HC framing new rules for international adoptions
By: Swati Deshpande
MUMBAI: International adoptions hold a fascination for many adoption agencies across the country. For the child, it is an opportunity to get a
family's love. But in a rising number of cases, children given in for adoption abroad, are abandoned or forced to come back to India for other reasons. And when that happens, usually they have nothing to fall back on. To fill in this lacuna and to ensure a safety net for cross-border adoptions, the Bombay high court is for the first time suggesting the establishment of a National Children's Trust Fund for their rehabilitation.
Justice Dhananjay Chandrachud is in the process of finalising path-breaking guidelines on foreign adoptions and the steps that need to be taken to ensure the welfare of these children. On Friday, the judge at an in-chamber hearing in which Asha Bajpai of TISS and additional solicitor general Darius Khambatta are participating, the court considered shortlisting several key systemic changes to the procedure. The judge is of the view that children who are abandoned or forced to return to India cannot be left to chart their course through unknown territory and with no institutional help. In a radical proposal, it was suggested that $5,000 should be deposited by each foreign adopting parent/s before the adoption is finalised. The funds thus collected would then be used for supporting children who return to India.
In one case, that is still pending before the Bombay HC, Jennifer Haynes, now 27 and adopted 20 years ago by a US couple, was sent back on certain charges. She moved the high court, saying she has no identity left and nowhere to stay. In another case, a 14-year-old girl also adopted by a US family is now back after she developed psychiatric problems. The question is who would fund her treatment-Wide Horizons for Children (WHC), the adoption agency that had placed her for adoption and then flew her back in 2008 September or Indian government's Central Adoption Resources Agency which gave the permission to bring her back or the Indian Council for Social Welfare (ICSW) under whose care she is now. The Indian council wants the adoptee parents and the WHC to pay for the medical treatment.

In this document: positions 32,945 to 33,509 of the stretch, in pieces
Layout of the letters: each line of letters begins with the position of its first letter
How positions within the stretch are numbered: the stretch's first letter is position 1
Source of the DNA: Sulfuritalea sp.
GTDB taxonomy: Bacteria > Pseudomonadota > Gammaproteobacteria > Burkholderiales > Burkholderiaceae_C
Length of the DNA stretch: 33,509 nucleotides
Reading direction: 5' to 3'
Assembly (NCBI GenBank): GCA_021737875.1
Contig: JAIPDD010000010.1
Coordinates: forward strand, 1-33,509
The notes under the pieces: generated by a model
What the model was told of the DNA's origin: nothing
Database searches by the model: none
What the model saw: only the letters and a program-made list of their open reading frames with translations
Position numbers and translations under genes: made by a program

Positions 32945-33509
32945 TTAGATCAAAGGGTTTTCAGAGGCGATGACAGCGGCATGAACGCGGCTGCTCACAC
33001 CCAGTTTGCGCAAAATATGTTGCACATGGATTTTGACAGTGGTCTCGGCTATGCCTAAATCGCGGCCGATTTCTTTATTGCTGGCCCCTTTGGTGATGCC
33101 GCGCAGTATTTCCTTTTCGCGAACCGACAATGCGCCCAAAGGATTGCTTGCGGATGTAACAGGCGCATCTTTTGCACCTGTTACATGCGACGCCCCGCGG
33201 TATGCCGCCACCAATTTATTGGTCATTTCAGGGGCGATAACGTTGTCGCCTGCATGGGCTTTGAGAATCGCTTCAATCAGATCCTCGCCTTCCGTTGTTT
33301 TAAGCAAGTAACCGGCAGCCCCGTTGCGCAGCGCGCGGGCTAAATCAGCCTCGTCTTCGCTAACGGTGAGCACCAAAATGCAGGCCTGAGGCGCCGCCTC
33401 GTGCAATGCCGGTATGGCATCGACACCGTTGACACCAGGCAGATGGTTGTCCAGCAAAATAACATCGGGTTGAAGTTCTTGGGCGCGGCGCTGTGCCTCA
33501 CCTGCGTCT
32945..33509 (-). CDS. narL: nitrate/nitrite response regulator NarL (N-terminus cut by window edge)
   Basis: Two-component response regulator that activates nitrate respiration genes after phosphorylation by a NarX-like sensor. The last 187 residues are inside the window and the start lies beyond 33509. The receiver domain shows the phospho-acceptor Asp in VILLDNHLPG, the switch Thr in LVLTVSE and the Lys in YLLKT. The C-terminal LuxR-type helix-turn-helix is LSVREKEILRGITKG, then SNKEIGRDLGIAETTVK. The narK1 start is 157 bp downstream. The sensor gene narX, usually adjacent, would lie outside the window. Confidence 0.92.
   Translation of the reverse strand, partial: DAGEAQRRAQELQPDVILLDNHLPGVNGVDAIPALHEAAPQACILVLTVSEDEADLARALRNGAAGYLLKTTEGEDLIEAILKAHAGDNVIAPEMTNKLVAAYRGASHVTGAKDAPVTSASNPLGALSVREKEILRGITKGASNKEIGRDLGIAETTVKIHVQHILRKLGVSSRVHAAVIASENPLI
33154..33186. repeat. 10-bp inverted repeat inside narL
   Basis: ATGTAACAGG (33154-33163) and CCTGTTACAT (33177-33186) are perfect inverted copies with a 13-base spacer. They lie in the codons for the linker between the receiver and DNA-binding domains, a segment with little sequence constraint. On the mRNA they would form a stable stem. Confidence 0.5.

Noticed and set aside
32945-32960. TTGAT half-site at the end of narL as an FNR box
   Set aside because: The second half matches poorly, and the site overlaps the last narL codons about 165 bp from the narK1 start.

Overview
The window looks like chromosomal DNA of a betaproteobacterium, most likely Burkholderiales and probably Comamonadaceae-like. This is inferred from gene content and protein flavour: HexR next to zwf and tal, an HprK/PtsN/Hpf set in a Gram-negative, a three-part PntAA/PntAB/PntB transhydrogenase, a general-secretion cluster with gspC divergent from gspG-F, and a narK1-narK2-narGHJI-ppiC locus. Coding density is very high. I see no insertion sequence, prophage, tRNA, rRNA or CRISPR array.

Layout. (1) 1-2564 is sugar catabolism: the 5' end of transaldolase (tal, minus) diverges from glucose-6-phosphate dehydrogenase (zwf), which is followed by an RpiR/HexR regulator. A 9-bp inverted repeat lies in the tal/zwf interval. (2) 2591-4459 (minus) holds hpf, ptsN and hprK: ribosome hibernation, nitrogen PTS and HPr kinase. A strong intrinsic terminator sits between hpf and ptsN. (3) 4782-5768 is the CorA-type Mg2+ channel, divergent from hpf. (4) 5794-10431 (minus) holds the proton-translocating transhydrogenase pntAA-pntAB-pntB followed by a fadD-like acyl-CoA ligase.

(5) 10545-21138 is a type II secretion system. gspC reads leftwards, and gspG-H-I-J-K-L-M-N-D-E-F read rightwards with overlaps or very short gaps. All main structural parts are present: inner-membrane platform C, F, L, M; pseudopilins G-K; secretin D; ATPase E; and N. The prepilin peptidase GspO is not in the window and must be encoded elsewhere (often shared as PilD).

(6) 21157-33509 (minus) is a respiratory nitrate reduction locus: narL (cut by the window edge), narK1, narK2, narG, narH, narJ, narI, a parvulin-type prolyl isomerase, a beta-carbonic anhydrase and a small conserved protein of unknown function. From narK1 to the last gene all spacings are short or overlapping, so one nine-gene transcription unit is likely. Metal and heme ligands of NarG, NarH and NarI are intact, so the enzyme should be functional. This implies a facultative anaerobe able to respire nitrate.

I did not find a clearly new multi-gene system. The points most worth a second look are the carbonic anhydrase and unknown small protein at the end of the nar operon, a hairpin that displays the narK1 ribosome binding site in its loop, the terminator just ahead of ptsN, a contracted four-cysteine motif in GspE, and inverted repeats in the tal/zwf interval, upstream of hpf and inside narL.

The HC has said that proper psychiatric evaluation prior to such international adoptions is also a must.
Advocate Jamshed Mistry, who has dealt with several cases of issues cropping in foreign adoptions, said that what needs to be done immediately is to ensure that records of foreign adoptions must be scrupulously kept by the agency that facilitated it for the 60-year period as mandated by the Hague Convention to which India is a signatory. But the practice is sometimes not followed. On adoption by a foreign national, the process of naturalisation of the child ought to begin immediately.